Auditors do not gain any advantage by hiding their true intentions and auditees gain even less by diverting attention away from the reason for the visit. How can a successful audit be conducted if difficult conversations are avoided? We can only be efficient, effective and collaborative when we are all working towards the same goal.

Ask yourself: "Why am I conducting this audit? What is the value I bring to the auditees? Have I clearly communicated this? Are we all working together?" In order to communicate our scope, we must be honest. To adhere to it, we must have integrity.

What about honesty and integrity?

Trust should be built both before and throughout the auditing process. It is rarely a problem to have a problem; it becomes a problem when you are either unaware of there being one, or are failing to do something about it.

Even so, when you do find a problem, do you trust the business to close it out? Does it require formal escalation? Both parties need to have an open and honest dialogue, not seeking to hide and obscure information, outcome or intention.

Auditees become guarded when they believe auditors are working against them – that findings will be raised 'as a matter of course' and not for value, that they are on site to 'catch them out'. Auditors become more vigilant when they think information is being withheld, that they are not welcome, or that their scope will not be met.

Ask yourself: "Am I able to have an open conversation? Am I hiding anything? Can I improve my communication? Am I adding value?"

To facilitate honesty and integrity, and foster a good working relationship, we need to build rapport.

Aiming to build rapport

What efforts do you place into building a relationship with someone you will see once? How likely are you to behave in a way that fosters a positive relationship when you will never see them again?

The efficiency and content of the audit is directly affected by the rapport you gain with auditees. People like those who are like them; they share and co-operate with those who have their interests, and help those who help them.

There is a strange perception that audits should be serious, impersonal assessments. I cannot stress enough that this should not be the case. By building trust, being consistent and conducting yourself in a personable and professional manner, audits can be enjoyable and fun, where you share experiences and stories and collaboratively work to raise the capabilities and quality of the area under assessment.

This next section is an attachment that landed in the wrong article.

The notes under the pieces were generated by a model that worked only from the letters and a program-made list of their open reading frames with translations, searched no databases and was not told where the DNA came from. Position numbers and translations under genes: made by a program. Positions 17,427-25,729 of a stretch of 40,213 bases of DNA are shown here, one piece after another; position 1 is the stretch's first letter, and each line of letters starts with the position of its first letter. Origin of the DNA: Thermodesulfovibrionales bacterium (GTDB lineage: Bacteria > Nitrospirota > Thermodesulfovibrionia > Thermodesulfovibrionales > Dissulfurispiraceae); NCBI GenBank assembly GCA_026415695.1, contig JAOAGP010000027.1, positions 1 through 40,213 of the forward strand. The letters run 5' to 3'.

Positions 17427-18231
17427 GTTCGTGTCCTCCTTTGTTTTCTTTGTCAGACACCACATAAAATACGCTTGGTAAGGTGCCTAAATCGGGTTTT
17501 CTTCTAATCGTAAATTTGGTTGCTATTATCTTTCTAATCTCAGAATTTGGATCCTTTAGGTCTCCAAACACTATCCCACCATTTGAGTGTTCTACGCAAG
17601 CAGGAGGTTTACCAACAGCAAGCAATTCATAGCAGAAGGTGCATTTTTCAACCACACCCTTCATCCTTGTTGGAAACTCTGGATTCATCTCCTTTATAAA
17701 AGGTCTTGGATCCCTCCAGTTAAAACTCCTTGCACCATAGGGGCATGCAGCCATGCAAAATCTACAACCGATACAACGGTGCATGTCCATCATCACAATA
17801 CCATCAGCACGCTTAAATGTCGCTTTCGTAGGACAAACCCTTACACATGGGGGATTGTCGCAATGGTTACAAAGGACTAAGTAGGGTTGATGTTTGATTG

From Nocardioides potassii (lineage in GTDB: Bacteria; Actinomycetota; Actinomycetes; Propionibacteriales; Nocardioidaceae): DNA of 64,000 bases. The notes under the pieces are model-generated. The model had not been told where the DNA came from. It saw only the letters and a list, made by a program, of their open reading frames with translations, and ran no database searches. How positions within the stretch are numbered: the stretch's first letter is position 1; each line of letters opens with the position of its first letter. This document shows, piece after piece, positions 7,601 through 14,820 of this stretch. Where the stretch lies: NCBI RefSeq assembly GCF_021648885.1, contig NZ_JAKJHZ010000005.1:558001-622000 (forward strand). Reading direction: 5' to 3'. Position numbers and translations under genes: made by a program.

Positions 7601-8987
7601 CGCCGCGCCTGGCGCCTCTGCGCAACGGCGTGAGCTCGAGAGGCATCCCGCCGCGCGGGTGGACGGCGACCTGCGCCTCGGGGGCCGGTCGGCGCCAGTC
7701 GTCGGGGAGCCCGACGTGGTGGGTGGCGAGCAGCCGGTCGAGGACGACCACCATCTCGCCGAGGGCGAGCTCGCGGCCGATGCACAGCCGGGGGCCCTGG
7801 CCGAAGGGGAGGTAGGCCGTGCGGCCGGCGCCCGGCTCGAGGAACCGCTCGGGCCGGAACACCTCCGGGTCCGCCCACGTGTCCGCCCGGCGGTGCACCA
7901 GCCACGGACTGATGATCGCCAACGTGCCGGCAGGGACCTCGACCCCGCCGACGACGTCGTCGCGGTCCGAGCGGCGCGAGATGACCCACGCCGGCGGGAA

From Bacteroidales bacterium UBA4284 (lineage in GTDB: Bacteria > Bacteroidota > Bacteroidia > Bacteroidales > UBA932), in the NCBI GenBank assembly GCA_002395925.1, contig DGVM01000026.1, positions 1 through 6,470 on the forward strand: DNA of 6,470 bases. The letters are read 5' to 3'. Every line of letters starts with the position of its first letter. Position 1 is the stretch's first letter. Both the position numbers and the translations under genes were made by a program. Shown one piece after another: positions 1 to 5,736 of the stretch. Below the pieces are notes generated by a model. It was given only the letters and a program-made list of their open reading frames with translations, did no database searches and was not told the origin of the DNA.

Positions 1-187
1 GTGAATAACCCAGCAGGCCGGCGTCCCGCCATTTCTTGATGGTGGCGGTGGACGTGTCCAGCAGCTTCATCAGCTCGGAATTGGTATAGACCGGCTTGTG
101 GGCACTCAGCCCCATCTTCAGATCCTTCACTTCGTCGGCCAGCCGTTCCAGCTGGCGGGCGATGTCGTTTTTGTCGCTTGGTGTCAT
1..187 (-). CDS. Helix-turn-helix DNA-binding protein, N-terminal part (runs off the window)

Ask yourself: "Do we have a positive relationship? Am I genuinely interested in this person and the business? Do we know each other well enough?"

Starting as you mean to go on

How well we establish a goal and define a scope, communicated with honesty and conducted with integrity, will directly affect both the experience and the outcome of your audit. The foundation of any action is in preparation and self-awareness. Auditing is a collaborative process, and collaboration needs two willing parties to go above and beyond.

This collaboration is made even easier with good rapport. You will be one of many auditors a company will receive during their time, so do you want to be remembered for the value you added. Or the ‘destruction’ and disruption left in your wake? Or, far worse, forgotten that you were even there?

As prominently shown in customer service, we easily remember bad experiences, yet there needs to be something truly unique for a good experience to be remembered.

How many other jobs, roles and professions have this potential for influencing other businesses or industries at their very core and daily operations? Audits are only as good as the people involved in them – for audits to be more, auditors must be more too. We need raise awareness, to inspire change and to act as catalysts for that change.

Perceptions contributing to a quality culture

Read more from Ryan Renard CQP MCQI, as he examines how the way in which we perceive our environment contributes to a quality culture.